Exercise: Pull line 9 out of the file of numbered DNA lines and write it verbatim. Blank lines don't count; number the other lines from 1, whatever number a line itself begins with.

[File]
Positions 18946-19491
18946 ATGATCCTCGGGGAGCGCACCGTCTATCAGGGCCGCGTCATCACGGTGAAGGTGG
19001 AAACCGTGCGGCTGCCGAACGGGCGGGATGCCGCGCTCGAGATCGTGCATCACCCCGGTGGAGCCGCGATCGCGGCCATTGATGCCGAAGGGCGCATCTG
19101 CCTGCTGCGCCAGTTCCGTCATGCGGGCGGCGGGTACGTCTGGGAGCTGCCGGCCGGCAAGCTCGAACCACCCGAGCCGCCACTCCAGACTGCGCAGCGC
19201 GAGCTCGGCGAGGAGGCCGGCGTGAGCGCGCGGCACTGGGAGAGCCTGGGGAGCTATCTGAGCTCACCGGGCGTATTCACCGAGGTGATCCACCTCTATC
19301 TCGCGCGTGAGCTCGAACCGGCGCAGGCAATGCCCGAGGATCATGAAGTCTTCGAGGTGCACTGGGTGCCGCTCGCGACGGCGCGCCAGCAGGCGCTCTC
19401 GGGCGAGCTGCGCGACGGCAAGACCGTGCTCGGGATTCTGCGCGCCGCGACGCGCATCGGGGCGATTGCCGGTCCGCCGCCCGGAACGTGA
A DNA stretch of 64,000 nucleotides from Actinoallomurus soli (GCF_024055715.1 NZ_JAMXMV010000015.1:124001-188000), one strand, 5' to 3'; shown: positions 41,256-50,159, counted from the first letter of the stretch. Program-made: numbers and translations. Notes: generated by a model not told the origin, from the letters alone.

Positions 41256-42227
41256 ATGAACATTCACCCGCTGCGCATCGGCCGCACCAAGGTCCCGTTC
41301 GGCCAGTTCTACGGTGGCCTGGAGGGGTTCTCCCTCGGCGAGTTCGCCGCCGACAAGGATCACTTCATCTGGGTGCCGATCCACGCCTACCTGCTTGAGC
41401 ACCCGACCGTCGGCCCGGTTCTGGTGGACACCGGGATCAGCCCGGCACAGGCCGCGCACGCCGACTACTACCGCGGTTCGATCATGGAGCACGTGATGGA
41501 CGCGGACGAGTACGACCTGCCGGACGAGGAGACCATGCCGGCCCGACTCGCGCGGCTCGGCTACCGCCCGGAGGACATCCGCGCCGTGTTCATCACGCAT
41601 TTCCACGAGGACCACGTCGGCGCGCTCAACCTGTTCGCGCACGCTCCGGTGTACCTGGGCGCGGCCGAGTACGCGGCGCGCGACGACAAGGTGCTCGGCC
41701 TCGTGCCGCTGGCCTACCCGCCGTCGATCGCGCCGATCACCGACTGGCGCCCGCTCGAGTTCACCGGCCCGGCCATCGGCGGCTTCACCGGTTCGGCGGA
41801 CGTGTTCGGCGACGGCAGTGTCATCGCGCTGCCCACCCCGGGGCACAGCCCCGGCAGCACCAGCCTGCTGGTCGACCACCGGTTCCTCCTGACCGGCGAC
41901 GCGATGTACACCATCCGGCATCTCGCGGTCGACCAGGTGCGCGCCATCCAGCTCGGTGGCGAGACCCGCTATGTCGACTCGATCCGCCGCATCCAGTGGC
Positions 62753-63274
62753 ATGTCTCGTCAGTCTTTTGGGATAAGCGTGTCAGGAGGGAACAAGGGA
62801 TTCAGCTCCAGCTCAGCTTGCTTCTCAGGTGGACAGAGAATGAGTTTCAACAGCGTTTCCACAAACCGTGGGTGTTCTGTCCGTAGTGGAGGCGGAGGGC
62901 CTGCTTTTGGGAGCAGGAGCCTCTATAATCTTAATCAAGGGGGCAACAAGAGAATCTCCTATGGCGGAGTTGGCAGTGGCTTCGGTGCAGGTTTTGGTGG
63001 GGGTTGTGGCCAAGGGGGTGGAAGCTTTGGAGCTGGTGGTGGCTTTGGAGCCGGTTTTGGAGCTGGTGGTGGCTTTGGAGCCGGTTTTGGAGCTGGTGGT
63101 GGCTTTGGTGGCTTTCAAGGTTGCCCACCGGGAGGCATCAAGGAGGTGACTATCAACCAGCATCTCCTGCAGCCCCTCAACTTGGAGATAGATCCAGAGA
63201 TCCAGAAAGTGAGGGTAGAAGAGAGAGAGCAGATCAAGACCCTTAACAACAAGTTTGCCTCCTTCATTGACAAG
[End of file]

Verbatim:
Positions 41256-42227